14. 1 point
    There is no longer any HL Further Math, or even HL Math. The new courses are HL/SL Applications and Interpretations and HL/SL Analysis and Approaches. A/I is stats focused and A/A is functions/calculus focused. There is significant modelling in both, and both courses share about 25% of the same content. If you are thinking of going into engineering, sciences, economics, computer science, then you probably need A/A; otherwise you can take either one. Unless after high school you plan to do something that does not require advanced math at all, eg literature, it's best to take the 1DE so you have options to take either math courses. 1DE keeps more options available. If you apply within Ontario for university, they need at least one of the 4U courses (advanced functions, prob/stats, vector/calculus). While 1D certainly still progresses towards these classes, taking an accelerated 1DE will make a smoother transition to the harder math classes in future years. It has typically been the case that SL is easier than 3U/4U courses and HL is much harder.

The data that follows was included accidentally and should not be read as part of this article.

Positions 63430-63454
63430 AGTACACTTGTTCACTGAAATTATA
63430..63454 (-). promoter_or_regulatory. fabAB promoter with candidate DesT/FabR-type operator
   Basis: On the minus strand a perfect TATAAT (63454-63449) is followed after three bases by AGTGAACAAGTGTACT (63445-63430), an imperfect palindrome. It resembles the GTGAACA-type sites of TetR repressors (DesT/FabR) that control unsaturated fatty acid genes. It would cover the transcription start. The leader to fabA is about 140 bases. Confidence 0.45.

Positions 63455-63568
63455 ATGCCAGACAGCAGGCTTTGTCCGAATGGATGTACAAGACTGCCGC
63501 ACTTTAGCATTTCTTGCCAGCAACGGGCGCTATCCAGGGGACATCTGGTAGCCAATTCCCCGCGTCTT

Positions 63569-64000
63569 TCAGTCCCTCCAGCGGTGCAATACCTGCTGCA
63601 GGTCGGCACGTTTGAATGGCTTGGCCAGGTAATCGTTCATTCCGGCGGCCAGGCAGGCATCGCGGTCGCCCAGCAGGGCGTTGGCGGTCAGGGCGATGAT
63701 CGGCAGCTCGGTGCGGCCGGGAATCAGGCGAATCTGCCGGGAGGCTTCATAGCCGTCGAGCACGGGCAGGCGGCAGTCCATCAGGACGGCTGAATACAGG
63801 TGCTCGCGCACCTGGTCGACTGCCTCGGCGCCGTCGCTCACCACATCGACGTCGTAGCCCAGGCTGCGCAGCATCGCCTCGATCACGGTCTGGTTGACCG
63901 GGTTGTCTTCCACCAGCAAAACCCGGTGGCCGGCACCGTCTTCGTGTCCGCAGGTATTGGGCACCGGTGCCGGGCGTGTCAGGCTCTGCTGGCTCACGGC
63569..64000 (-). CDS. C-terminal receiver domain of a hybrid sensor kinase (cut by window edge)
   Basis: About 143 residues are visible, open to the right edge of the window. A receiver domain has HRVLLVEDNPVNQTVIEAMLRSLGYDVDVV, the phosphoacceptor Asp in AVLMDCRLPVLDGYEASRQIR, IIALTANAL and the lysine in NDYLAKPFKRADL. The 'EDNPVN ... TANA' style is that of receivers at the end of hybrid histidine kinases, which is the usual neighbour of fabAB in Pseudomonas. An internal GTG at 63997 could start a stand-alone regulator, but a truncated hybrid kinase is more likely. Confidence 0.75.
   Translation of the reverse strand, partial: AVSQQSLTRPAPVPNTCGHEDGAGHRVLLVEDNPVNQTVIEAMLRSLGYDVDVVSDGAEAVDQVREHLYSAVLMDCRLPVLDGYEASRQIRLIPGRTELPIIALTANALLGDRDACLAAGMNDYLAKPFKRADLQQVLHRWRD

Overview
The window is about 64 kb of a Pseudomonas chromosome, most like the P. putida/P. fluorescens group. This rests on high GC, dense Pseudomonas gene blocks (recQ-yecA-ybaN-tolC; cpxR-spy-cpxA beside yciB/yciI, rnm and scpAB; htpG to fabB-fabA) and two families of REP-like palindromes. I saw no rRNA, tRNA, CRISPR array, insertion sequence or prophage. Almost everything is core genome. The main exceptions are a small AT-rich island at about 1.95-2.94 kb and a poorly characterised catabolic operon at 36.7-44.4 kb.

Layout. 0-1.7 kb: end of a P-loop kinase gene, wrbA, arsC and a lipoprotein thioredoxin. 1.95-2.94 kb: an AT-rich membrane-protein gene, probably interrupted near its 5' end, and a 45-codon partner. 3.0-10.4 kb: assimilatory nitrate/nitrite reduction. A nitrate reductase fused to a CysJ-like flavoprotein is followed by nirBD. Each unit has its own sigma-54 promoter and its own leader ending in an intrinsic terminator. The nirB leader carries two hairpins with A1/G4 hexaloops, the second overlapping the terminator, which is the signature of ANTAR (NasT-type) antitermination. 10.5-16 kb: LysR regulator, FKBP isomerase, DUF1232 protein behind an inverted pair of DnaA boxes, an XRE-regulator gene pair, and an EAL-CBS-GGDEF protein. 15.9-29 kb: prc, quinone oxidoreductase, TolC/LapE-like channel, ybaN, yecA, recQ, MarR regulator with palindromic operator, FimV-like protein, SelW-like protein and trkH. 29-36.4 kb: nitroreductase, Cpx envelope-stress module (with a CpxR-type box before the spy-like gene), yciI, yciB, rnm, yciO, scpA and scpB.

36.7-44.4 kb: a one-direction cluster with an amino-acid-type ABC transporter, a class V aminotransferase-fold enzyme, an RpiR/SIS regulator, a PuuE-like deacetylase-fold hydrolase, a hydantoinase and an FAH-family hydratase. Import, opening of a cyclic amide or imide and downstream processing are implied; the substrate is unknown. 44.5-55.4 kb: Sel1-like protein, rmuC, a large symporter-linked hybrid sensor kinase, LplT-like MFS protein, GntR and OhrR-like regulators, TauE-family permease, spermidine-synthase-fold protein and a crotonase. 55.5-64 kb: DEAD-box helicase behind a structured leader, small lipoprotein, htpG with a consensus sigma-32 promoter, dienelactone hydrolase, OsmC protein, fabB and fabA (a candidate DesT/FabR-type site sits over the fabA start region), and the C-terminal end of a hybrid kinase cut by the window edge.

15. 1 point
    Hey! Here are some useful links: For all subjects: https://questionbank.ibo.org/ For math: https://www.khanacademy.org/ For psychology: https://www.thinkib.net/psychology I think this is a good start and they have excellent material and guidance on all assessments and past paper including examples. Hope this helped Good luck!
  16. 1 point
    Hey! That is a very interesting combination. I found this great blog that helps me a lot with HL Chem too. Here's the link: https://www.mrwengibchemistry.com It has videos, topic tests, and other activities. It's awesome! Hope you find it helpful